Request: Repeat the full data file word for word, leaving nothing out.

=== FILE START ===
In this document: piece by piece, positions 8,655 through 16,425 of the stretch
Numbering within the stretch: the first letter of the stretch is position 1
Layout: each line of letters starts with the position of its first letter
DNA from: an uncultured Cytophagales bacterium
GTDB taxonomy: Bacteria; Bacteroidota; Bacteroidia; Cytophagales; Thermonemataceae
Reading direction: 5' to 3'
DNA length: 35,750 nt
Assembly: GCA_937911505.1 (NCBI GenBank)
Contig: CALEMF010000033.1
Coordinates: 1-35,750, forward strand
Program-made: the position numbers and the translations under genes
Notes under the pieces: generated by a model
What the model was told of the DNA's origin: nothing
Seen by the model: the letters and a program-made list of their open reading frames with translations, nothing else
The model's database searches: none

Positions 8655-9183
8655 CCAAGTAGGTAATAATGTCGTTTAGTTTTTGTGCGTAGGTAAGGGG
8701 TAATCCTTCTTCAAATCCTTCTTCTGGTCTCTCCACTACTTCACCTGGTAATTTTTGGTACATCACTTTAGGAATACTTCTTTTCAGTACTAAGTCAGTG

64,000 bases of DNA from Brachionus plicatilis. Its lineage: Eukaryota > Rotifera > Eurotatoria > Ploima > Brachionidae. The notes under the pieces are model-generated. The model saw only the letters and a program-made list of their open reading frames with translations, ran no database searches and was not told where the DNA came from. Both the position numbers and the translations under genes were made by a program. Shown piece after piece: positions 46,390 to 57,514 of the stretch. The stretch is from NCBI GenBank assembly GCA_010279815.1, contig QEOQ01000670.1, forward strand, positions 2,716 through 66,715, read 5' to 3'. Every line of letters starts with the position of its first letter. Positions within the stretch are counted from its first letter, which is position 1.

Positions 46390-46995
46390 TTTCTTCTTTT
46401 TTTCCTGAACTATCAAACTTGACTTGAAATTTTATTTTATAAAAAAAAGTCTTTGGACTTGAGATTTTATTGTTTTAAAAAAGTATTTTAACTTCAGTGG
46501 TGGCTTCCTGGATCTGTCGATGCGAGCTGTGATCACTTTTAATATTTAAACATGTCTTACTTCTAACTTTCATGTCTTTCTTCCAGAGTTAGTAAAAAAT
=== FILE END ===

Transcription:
In this document: piece by piece, positions 8,655 through 16,425 of the stretch
Numbering within the stretch: the first letter of the stretch is position 1
Layout: each line of letters starts with the position of its first letter
DNA from: an uncultured Cytophagales bacterium
GTDB taxonomy: Bacteria; Bacteroidota; Bacteroidia; Cytophagales; Thermonemataceae
Reading direction: 5' to 3'
DNA length: 35,750 nt
Assembly: GCA_937911505.1 (NCBI GenBank)
Contig: CALEMF010000033.1
Coordinates: 1-35,750, forward strand
Program-made: the position numbers and the translations under genes
Notes under the pieces: generated by a model
What the model was told of the DNA's origin: nothing
Seen by the model: the letters and a program-made list of their open reading frames with translations, nothing else
The model's database searches: none

Positions 8655-9183
8655 CCAAGTAGGTAATAATGTCGTTTAGTTTTTGTGCGTAGGTAAGGGG
8701 TAATCCTTCTTCAAATCCTTCTTCTGGTCTCTCCACTACTTCACCTGGTAATTTTTGGTACATCACTTTAGGAATACTTCTTTTCAGTACTAAGTCAGTG

64,000 bases of DNA from Brachionus plicatilis. Its lineage: Eukaryota > Rotifera > Eurotatoria > Ploima > Brachionidae. The notes under the pieces are model-generated. The model saw only the letters and a program-made list of their open reading frames with translations, ran no database searches and was not told where the DNA came from. Both the position numbers and the translations under genes were made by a program. Shown piece after piece: positions 46,390 to 57,514 of the stretch. The stretch is from NCBI GenBank assembly GCA_010279815.1, contig QEOQ01000670.1, forward strand, positions 2,716 through 66,715, read 5' to 3'. Every line of letters starts with the position of its first letter. Positions within the stretch are counted from its first letter, which is position 1.

Positions 46390-46995
46390 TTTCTTCTTTT
46401 TTTCCTGAACTATCAAACTTGACTTGAAATTTTATTTTATAAAAAAAAGTCTTTGGACTTGAGATTTTATTGTTTTAAAAAAGTATTTTAACTTCAGTGG
46501 TGGCTTCCTGGATCTGTCGATGCGAGCTGTGATCACTTTTAATATTTAAACATGTCTTACTTCTAACTTTCATGTCTTTCTTCCAGAGTTAGTAAAAAAT